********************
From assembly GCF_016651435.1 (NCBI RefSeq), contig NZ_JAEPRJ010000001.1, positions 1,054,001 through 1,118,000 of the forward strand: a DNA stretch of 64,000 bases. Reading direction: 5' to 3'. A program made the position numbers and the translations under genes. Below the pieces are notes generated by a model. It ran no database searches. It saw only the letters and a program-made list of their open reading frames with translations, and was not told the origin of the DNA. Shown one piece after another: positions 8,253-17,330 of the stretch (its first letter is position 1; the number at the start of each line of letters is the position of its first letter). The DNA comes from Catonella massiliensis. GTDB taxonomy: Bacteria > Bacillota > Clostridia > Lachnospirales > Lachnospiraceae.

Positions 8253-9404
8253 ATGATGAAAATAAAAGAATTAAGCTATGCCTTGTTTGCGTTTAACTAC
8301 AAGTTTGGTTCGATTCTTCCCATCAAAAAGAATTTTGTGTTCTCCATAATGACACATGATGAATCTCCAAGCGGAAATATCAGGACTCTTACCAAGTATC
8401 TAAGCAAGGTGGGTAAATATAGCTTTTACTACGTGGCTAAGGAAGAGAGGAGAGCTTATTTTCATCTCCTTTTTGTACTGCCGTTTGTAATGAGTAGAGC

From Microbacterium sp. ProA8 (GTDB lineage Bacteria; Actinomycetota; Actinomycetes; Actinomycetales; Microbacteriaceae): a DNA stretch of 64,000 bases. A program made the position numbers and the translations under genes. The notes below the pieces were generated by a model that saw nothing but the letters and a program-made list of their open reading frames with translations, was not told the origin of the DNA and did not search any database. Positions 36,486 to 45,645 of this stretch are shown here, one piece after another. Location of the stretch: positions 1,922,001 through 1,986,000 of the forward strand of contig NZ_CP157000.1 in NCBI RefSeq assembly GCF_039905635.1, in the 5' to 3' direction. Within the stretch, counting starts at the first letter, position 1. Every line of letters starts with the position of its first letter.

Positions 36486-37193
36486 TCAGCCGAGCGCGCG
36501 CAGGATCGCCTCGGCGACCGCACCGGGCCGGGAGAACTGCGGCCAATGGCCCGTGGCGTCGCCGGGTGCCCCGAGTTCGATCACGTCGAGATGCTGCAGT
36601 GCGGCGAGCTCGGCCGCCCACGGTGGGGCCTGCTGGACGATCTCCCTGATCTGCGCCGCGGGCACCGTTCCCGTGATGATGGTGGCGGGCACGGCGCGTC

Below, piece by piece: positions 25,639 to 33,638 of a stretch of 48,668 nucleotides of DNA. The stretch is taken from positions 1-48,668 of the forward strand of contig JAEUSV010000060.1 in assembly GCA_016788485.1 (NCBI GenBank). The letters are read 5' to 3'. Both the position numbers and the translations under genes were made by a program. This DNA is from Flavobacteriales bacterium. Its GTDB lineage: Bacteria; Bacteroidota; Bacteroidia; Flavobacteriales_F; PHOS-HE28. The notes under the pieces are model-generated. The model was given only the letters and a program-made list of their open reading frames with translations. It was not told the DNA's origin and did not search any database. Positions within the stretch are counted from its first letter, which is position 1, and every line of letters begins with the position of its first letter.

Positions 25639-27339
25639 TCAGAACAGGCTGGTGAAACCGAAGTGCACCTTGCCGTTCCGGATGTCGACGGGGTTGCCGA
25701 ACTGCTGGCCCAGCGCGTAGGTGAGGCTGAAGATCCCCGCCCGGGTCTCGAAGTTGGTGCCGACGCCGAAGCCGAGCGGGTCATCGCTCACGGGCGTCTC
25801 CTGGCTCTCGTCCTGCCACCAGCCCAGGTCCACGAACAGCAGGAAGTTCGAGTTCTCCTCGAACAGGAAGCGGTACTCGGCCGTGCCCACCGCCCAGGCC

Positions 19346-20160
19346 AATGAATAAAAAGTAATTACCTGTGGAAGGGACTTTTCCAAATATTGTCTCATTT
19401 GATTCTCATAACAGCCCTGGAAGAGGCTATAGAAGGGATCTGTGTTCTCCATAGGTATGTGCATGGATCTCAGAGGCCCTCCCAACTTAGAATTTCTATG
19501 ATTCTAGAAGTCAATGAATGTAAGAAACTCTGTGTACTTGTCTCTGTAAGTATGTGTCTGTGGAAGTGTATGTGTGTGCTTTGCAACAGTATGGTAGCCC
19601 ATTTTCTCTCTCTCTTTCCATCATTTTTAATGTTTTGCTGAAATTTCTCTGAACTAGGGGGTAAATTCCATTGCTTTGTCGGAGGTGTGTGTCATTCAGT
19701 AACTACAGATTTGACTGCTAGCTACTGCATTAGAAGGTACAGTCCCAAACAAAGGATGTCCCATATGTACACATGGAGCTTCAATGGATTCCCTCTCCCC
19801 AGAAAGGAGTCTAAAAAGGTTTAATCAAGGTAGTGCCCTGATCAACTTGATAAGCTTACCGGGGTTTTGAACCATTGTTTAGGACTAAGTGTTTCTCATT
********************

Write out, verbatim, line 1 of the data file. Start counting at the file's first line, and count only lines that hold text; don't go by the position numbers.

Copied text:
From assembly GCF_016651435.1 (NCBI RefSeq), contig NZ_JAEPRJ010000001.1, positions 1,054,001 through 1,118,000 of the forward strand: a DNA stretch of 64,000 bases. Reading direction: 5' to 3'. A program made the position numbers and the translations under genes. Below the pieces are notes generated by a model. It ran no database searches. It saw only the letters and a program-made list of their open reading frames with translations, and was not told the origin of the DNA. Shown one piece after another: positions 8,253-17,330 of the stretch (its first letter is position 1; the number at the start of each line of letters is the position of its first letter). The DNA comes from Catonella massiliensis. GTDB taxonomy: Bacteria > Bacillota > Clostridia > Lachnospirales > Lachnospiraceae.